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1) Pay off your debts as fast as you possibly can. If this means living in a crappy studio apartment and eating ramen everyday for a couple of years, do it. If you want to buy a car, get a reliable beater. Forget about buying a house until your debts are paid off.
2) Once you are out of debt, stay out of debt. The only exception to this rule is a vehicle and a house. If you want to get a nicer car, buy used and be able to pay it off in a year or 2.
3) If you are going to stay in the same spot for at least 10 years, buy a house, preferably with at least a little bit of usable land. An acre is good, 5 acres is better. Take the amount you are pre-approved for and cut it in half - that's how much you should spend on a house. Come to the table with at least 20% down and make a couple of extra mortgage payments every year. If you're going to be transferred or relocate every 5 years, forget about buying a house and rent instead.
4) Develop multiple revenue streams. Do contract work. Start a business on the side. Invest in a business as a silent partner. Raise chickens, breed dogs or grow apples. Build websites. Buy and sell antiques. Acquire rental property. Sell something that generates residual income. Learn to play the currency markets or trade stocks. Do whatever you can to generate income from multiple sources.
5) Grow these multiple revenue streams to the point that they generate enough consistent and reliable cash flow to replace your current income.
6) Make as much as you can. Save as much as you can. Give away as much as you can.
7) Retire!- the sooner, the better. Be sure you understand that "retirement" doesn't necessarily mean you stop working, it just means having the freedom to do what you want to do, when you want to do it.
Don't be foolish and fall into the trap of trying to measure your wealth by the value of your assets. Markets change. Valuations fluctuate. Instead, measure your wealth by the amount of cash flow your assets consistently generate.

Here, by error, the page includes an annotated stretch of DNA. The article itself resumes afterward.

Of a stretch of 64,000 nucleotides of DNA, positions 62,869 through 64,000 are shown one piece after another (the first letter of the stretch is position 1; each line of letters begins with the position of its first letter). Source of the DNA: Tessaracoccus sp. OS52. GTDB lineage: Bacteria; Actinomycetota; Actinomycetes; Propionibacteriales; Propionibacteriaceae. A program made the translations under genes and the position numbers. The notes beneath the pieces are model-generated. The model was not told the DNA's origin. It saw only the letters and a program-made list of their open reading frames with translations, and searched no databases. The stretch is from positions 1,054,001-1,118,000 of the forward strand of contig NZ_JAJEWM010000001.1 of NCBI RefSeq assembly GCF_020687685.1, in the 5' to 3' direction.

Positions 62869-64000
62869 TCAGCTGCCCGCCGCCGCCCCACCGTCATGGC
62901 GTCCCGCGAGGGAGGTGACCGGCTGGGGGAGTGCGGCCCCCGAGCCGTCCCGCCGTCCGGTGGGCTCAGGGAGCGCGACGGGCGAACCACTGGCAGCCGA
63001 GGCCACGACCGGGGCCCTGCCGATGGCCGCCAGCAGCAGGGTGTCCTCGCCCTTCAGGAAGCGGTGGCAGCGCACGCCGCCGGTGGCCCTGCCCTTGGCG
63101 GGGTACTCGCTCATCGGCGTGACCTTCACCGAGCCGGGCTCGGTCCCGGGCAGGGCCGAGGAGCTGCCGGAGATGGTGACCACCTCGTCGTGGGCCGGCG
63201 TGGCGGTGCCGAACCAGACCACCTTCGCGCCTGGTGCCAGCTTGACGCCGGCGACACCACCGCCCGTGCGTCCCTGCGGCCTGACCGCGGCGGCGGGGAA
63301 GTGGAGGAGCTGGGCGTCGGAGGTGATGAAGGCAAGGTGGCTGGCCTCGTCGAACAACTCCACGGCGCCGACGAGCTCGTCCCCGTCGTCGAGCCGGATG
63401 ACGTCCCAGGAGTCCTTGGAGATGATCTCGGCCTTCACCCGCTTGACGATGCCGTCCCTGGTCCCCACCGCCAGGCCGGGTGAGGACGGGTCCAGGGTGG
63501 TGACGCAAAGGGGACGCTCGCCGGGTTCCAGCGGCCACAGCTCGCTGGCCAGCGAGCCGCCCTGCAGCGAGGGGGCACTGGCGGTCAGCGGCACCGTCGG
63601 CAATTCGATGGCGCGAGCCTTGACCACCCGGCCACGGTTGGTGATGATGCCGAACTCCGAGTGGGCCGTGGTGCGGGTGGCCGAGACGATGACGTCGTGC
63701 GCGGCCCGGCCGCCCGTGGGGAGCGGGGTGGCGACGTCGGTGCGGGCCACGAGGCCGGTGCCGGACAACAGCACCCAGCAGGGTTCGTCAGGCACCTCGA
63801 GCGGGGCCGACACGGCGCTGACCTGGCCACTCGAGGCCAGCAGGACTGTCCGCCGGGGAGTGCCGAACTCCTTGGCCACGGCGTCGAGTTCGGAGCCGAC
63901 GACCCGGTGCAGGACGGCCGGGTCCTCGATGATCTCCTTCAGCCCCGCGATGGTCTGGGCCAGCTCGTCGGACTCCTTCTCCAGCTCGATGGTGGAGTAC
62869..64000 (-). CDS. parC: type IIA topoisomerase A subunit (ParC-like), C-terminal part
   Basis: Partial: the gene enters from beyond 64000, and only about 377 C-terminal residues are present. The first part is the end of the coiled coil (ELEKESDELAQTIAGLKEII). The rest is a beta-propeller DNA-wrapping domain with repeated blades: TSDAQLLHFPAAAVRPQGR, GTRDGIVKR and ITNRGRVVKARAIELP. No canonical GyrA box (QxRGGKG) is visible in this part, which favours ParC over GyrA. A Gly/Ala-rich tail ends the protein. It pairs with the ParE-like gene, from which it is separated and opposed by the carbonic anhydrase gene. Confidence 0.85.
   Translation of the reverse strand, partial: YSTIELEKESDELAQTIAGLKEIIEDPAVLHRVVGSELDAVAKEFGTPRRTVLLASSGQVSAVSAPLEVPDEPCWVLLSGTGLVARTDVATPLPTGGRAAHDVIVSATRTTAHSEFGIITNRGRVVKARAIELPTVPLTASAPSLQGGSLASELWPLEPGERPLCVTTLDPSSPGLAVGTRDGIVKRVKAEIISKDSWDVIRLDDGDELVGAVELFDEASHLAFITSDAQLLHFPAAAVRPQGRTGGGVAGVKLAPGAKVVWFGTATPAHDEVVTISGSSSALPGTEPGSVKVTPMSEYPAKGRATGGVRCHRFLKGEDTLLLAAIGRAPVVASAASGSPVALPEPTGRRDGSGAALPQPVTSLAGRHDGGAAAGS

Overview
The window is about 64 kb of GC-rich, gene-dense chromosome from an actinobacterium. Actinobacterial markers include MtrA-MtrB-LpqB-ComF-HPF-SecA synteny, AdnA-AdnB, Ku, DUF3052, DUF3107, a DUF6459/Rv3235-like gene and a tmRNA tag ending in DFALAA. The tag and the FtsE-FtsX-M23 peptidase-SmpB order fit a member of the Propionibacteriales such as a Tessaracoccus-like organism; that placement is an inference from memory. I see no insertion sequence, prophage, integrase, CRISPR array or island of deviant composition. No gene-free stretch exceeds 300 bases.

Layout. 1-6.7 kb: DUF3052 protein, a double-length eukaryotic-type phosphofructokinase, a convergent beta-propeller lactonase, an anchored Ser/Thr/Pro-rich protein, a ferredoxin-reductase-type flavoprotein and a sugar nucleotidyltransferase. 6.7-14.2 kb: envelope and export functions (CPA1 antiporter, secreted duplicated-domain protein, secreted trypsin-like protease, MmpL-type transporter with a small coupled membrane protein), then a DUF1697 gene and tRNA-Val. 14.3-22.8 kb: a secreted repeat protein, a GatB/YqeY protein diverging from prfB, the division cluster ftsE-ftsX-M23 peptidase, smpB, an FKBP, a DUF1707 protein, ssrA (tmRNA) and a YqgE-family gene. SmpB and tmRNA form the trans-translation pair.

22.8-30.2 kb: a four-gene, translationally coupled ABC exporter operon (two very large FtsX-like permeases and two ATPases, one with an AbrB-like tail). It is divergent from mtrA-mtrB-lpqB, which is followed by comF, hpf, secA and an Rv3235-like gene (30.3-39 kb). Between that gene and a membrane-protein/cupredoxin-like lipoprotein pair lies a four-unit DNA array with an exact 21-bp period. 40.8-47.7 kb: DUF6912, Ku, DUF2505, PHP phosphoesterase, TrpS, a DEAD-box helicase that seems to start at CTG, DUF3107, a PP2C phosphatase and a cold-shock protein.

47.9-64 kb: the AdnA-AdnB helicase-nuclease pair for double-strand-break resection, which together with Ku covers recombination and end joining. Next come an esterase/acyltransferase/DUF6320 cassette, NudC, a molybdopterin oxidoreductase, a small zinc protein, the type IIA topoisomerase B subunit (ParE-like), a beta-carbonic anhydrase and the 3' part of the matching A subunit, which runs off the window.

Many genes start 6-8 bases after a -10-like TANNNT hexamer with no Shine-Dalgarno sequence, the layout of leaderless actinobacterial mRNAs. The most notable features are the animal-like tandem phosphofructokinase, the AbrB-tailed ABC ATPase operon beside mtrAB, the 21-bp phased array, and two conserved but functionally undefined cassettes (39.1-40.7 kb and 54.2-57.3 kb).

Retirement can bring JOY and TEARS.
JOY..... don't have to get up out of your warm bed in WINTER and battle the elements to go to work...........don't have to deal with the BOSS and co-workers...........don' have to meet DEAD LINES for projects.............don't have to do end of year EVALUATIONS.
TEARS......... if no family close by, no one to talk to...............no distraction from every day living, BOREDOM........ .TV becomes boring, until you become addicted. not enough money to go places, although you have the time............... days are longer, than when you were working, because of boredom..........don't want to volunteer because I have to be at a certain place at a certain time, just as though I am working. .....etc........etc...
What's that? Oh!..... retired you say.
Never mind then!
Never losing your job and no catastrophic illnesses cannot really be part of your plan, but they are absolutely prime variables in being successful in creating a nest egg.
I have no numbers to back it up but I would bet the vast majority of people who are in a comfortable position did not experience sustained job loss and / or illness